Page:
EGEE 102
Energy Conservation for Environmental Protection

Review and Extra Resources


Review Sheet Lesson 9 – Home Cooling

  • Humidity
  • Relative Humidity- simple calculation of RH
  • What happens to relative humidity when the temperature of air changes
  • Air Conditioner
    • Operating principle of Air Conditioner
    • Components of air conditioners – What happens at each component?
    • Types of air conditioners, which ones are more efficient?
    • Terms used to measure efficiency (EER and SEER) and their meaning
  • Factors affecting the size of a room air conditioner
  • Energy Savings
    • Natural Cooling
    • Payback period calculation using EER
  • Tips for efficient AC operation and saving money

Test Yourself

The questions below are your chance to test and practice your understanding of the content covered in this lesson. In other words, you should be able to answer the following questions if you know the material that was just covered! If you have problems with any of the items, feel free to post your question on the unit message board so your classmates, and/or your instructor, can help you out!

Short Answer Questions

  1. Define Relative Humidity.
  2. Explain with a sketch, the four main components of an air conditioner and their function.
  3. List the two main types of central air conditioner systems, and explain the difference between the two types.
  4. What are the main factors to be considered in sizing a room air conditioner?
  5. What are natural (passive) ways in which you can reduce your cooling costs?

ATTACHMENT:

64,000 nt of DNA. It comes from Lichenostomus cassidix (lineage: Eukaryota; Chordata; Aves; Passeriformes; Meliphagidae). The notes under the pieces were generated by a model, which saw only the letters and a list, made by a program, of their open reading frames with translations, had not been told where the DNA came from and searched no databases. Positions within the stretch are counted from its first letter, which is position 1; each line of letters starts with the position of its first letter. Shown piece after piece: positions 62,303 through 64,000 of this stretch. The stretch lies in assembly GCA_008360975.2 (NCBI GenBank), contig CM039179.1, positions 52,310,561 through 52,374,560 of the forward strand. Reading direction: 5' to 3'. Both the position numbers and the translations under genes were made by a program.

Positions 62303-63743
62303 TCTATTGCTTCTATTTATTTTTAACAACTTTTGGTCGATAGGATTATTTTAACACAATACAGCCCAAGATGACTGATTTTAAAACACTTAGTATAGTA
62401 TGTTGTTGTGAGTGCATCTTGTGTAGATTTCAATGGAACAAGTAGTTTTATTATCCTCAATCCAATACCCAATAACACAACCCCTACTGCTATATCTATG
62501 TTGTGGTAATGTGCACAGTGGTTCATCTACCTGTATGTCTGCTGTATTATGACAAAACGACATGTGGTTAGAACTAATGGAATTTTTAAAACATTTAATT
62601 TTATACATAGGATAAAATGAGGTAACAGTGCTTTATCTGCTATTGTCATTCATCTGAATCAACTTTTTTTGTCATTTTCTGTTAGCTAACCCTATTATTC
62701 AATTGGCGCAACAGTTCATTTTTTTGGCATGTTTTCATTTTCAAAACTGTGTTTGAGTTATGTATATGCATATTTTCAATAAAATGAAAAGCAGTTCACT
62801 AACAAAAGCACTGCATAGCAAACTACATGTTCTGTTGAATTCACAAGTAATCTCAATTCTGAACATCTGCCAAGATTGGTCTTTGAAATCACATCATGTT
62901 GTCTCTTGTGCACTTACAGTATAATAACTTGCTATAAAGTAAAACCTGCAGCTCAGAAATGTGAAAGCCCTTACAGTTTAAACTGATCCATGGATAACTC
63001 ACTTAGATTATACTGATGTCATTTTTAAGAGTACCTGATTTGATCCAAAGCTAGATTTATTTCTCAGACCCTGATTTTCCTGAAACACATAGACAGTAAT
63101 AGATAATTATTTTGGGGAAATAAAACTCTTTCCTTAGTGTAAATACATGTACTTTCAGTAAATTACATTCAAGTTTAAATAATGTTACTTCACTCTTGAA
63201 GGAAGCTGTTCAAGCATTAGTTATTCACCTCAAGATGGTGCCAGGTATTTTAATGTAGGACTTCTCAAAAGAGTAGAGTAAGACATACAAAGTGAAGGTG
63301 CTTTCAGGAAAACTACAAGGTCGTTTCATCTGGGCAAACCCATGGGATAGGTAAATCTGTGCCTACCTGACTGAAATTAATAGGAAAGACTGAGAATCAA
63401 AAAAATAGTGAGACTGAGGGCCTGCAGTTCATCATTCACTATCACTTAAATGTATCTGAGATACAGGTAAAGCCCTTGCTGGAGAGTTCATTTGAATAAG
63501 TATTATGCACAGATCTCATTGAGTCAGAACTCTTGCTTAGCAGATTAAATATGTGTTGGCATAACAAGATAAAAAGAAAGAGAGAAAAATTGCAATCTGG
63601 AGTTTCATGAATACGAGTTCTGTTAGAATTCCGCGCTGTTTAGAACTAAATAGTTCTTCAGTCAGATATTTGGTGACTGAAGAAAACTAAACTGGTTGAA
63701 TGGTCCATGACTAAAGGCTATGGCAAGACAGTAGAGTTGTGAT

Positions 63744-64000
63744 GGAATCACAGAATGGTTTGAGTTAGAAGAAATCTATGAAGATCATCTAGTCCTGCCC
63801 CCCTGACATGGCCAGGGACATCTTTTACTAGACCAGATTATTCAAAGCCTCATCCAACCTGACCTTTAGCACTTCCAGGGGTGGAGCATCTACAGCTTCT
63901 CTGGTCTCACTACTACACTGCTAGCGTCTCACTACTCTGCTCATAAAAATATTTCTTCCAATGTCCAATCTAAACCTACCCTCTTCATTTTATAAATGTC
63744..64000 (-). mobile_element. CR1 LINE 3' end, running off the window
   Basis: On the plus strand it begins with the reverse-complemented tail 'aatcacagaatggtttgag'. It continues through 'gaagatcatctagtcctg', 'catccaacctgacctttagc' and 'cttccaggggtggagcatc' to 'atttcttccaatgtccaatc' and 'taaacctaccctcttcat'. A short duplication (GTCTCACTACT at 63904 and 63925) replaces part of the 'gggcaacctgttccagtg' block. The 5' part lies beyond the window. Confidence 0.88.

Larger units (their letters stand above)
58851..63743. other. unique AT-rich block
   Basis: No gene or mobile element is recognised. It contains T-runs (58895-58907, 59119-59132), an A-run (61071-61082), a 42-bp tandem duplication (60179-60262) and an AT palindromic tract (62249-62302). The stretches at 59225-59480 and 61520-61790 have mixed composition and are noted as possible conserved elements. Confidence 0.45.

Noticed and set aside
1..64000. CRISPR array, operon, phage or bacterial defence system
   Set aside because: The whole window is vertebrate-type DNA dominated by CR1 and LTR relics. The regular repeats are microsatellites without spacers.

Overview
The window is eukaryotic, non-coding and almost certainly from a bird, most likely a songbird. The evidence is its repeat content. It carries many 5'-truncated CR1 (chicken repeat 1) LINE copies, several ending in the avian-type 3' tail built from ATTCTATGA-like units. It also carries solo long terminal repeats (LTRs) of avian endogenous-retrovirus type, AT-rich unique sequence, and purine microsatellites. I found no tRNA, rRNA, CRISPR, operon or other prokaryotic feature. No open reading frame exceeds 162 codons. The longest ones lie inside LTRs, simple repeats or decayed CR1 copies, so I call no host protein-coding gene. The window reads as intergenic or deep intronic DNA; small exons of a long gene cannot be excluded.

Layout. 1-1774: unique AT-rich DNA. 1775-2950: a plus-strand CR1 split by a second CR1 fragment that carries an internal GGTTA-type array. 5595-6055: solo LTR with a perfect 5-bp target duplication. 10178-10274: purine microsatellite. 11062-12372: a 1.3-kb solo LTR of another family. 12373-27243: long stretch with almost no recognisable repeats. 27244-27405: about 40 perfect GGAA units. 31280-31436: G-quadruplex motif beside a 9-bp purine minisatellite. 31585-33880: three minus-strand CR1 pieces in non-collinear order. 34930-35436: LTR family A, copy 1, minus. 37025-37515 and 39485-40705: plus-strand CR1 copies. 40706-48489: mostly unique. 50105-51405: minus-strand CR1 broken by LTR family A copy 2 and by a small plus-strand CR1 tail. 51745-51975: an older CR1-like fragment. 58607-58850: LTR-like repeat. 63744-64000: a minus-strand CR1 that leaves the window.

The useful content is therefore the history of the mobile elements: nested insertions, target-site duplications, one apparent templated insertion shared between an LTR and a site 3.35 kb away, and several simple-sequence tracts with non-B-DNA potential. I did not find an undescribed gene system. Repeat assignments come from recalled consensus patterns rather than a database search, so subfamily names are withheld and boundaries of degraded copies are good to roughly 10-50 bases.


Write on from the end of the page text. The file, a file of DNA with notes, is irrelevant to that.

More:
6. Define EER and SEER.

Problems for Practice

  1. A contractor says the home requires a 5 ton air conditioning system. How many BTUS does this system pull out each hour?
  2. John Jankomsky has an air conditioner that is rated at 10,000 BTUs/h with an EER of 10. What is the power consumption of the air conditioner?
  3. Your old high school pal, Mike Errington, wants to upgrade an old 1976 vintage room air conditioner that is believed to operate at an EER of 5.5. He is considering a room air conditioner with an EER of 11. He wants to know by what percentage his electricity consumption would reduce. Can you help him with the data given, or not?
  4. Suppose you are comparing two air conditioners, both of which last for 10 years. The least efficient air conditioner draws 775 W of power. The most efficient one uses 700 Watts. Assuming that the air conditioner operates 2,000 hours annually and that the local energy cost is 0.09 per kWh, can you save any money and energy with the energy efficient model? If so, how much?  If the energy efficient model costs $50 more than the least energy efficient model, would you buy the more energy efficient model? Justify your answer quantitatively.

Extra Resources

For more information on topics discussed in Lesson 9, see these selected references:

  1. How Stuff Works
  2. Comfort, Air Quality, and Efficiency by Design, Manual RS, Air Conditioning Contractors of America (ACCA), 1999. 80 pp.
  3. Cooling and Heating Load Calculation Principles, American Society of Heating, Refrigerating, and Air-Conditioning Engineers, Inc. (ASHRAE), 1998. 248 pp.
  4. Bob Villa
  5. Cooling Your Home Naturally, US Department of Energy report, CH10093-2221-FS 186, 1994, 8 pp.
  6. Energy Efficient Air Conditioning, US Department of Energy report, CH10099-379-FS 206, 1999, 8 pp.
  7. Cooling Your Home with Fans and Ventilation, US Department of Energy report, DOE/GO-10200101278-379-PS 228, 2001, 8 pp.
  8. Energy Star